A consultative evaluation in May 2007 found the plaintiff to suffer from a
hypertension, gout, degenerative joint disease in his knees and ankles, non-insulin
dependent diabetes, GERD, and peripheral neuropathy (R. 282). The examiner noted
strength of 4/5 in plaintiff’s extremities, and decreased sensation in plaintiff’s feet (R.
280). He also noted that the plaintiff’s gait was slow, he was unable to stoop, kneel
or crouch due to poor balance (R. 281). The plaintiff was also unable to heel toe walk
or stand with his eyes closed (R. 281). He was also unable to flex his lower spine due
to poor balance and pain (R. 283). The examiner opined that the plaintiff could do
minimal standing, was unable to walk without a walker, could do no lifting over 15
pounds, no carrying over 10 pounds, and could perform minimal handling of objects,
In May 2007 the plaintiff was hospitalized for worsening dizziness, and
diagnosed with anemia secondary to chronic renal disease, end-stage renal disease,
gout, psoriasis, osteoarthritis, hypertension and diabetes (R. 292-293). The plaintiff
was again hospitalized that month due to hepatic failure secondary to alcohol abuse
(R. 307-331, 336).
A physical residual functional capacities assessment completed by a nonmedical examiner in July 2007 found that the plaintiff was unable to work at the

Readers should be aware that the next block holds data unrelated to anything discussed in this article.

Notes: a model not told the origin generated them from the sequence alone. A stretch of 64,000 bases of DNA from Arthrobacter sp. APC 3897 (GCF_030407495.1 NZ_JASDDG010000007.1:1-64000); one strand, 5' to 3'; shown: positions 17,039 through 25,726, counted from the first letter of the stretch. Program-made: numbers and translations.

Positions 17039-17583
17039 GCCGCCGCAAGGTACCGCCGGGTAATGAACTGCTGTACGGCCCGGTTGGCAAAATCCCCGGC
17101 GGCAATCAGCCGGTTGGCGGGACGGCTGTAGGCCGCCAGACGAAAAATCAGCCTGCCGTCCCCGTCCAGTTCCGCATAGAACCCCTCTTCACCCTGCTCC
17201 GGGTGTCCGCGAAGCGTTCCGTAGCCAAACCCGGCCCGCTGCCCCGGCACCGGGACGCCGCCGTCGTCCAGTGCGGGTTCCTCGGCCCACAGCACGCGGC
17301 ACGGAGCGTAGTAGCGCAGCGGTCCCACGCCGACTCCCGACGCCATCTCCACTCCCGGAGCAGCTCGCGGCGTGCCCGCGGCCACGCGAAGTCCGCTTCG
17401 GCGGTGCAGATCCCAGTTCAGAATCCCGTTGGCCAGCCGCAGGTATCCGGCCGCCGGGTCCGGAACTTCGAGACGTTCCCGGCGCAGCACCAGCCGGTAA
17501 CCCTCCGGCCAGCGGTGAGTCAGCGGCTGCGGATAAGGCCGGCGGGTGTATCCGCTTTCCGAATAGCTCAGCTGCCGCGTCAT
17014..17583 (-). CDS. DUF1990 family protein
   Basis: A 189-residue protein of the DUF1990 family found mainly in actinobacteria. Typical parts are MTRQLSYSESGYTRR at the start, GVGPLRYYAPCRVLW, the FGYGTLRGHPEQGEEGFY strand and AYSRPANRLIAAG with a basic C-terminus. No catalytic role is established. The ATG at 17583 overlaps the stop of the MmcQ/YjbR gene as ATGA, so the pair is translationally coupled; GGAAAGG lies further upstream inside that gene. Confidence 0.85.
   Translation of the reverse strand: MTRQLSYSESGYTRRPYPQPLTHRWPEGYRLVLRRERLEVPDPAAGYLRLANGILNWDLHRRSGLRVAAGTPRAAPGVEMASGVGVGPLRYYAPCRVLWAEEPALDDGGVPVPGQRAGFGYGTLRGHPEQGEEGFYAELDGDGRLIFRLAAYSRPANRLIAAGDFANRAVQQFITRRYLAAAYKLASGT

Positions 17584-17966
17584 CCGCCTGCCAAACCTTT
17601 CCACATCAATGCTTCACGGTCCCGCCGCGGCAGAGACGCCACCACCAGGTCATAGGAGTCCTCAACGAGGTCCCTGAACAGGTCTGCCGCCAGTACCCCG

present time, but thought he would be able to return to work in less than twelve
months (R. 367). Dr. Jack Mauldin, another of plaintiff’s treating physicians, wrote
a letter in August 2007 stating that he followed the plaintiff for chronic liver disease
(R. 372). Dr. Mauldin stated that a component of that disease was chronic hepatic
encephalopathy, which causes mental confusion, slowness of activity, difficulty with
mental requirements and sometimes bizarre activity (R. 372). Dr. Mauldin noted this
was a chronic process and that disability was in order (R. 372).
In April 2008 the plaintiff was referred by his attorney to John R. Goff, Ph.D.,
for a psychological consultation (R. 373-378). Dr. Goff noted the plaintiff admitted
to depression and fell in the borderline range of intelligence (R. 375). Dr. Goff,
through testing, found that the plaintiff exhibited organic brain dysfunction, deficits
in manual dexterity, deficits in memory function, and a suggestion of the onset of
dementia (R. 376-377). He opined that the prognosis for recovery of these deficits